Summary and Info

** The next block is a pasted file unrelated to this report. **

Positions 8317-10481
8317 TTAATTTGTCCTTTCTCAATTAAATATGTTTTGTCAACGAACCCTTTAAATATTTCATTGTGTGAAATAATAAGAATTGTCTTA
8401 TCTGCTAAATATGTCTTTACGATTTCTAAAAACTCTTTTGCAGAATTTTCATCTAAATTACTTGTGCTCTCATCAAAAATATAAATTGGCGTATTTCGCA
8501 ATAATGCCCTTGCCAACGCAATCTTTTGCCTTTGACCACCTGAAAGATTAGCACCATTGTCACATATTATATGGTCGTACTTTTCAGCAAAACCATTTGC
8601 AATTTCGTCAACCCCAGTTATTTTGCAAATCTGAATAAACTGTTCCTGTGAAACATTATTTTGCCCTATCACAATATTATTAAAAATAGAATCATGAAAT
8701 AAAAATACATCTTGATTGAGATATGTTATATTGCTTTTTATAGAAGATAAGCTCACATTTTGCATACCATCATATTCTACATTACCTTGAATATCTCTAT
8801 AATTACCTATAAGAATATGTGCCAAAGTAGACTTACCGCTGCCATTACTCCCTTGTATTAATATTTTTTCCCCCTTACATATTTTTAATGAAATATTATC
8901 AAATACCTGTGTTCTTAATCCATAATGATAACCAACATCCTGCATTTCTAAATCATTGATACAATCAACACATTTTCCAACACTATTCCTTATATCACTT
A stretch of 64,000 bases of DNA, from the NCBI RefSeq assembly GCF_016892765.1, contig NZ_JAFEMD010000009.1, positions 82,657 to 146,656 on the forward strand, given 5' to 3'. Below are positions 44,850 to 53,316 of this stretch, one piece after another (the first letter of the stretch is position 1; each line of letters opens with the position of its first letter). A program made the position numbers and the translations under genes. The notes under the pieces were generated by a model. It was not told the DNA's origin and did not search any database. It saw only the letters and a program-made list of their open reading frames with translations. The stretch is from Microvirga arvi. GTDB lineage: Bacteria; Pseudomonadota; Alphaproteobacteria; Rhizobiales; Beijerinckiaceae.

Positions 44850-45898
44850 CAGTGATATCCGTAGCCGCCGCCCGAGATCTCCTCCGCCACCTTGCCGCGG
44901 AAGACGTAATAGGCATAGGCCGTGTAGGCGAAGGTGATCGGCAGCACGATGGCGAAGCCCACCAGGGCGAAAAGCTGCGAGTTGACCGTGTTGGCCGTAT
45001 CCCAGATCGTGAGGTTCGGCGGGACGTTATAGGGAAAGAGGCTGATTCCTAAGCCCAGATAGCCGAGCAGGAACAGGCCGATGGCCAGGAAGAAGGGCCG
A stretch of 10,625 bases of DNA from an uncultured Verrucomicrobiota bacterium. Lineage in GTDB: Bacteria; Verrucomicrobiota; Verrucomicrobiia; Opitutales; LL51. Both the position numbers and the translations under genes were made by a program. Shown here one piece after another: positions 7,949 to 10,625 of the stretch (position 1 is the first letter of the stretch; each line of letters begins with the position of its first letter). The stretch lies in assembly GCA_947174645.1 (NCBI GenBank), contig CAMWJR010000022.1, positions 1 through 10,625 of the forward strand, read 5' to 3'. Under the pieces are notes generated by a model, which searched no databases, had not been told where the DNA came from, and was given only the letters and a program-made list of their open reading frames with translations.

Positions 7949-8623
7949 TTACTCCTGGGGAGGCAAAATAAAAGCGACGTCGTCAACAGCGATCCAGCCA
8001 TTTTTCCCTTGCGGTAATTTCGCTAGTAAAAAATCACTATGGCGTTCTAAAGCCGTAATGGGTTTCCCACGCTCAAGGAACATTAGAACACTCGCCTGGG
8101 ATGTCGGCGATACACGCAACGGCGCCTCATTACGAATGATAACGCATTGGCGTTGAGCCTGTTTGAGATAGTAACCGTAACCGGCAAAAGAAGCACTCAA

For four decades the UN has attempted to foster development in the countries of the Global South. The book provides a synopsis of these efforts, from the Brandt Commission Report to Boutros Boutros Ghali's Agenda for Development. Prof. Milkias presents opposing arguments in allotting responsibility for the growing gap between the North and the South and details the Millennium Development Goals and assesses their successes and failures so far. He provides suggestions for closing the gap, for removing the debt burden that is currently crushing the nations of the South, and for relieving the poverty, ignorance and disease that plague so much of humanity.In this unique book Dr. Milkias places the focus on the United Nations contribution to the development of the nations of the Global South and summarizes what the UN has accomplished in advancing development during the last half century. The data is up to date and the mantra of Millennium Development Goals is explained in simple language.Another new element in the book is the author s down-to-earth but comprehensive explanation of the gap between the North and the South. In succeeding chapters he explains reasons for the gap, elucidating the position of liberal economists on the one hand and dependency as well as participatory development analysts on the other. He enumerates structural inequalities in the era of globalization, the advantages of participatory development and sustainable growth as well as needs for technology transfer.Although there are several books on the gap between the north and the south, not many explain chronologically and in detail UN attempts to help the south develop. In terms of actions to close the gap, the only book that comes near to covering the main features of development goals as this monograph does is a book published by the UN Millennium Project itself under the title: Investing in Development: A Practical Plan to Achieve the Millennium Development Goal (2005). That official publication brings together the core recommendations of the UN Millennium Project and outlines practical investment strategies and approaches to financing them. It also presents an operational framework that will allow nations of the south to achieve the Millennium Development Goals by 2015 and suggests that even the poorest of the poor among nations would be able to do so. This rosy picture is, however, far from reality and fails to pinpoint the problems that would hinder many nations development goals to be achieved by the target year of 2015."Developing the Global South," clearly upbeat about the future, not only explains the problems in detail and how to overcome them but also documents over 40 years of dramatic achievements as well as considerable amounts of unfulfilled hopes the traces of which can be clearly observed more than half way into the deadline set by the United Nations. The book is written for Third World Development scholars but in a style that is accessible and engaging for the layman as well.
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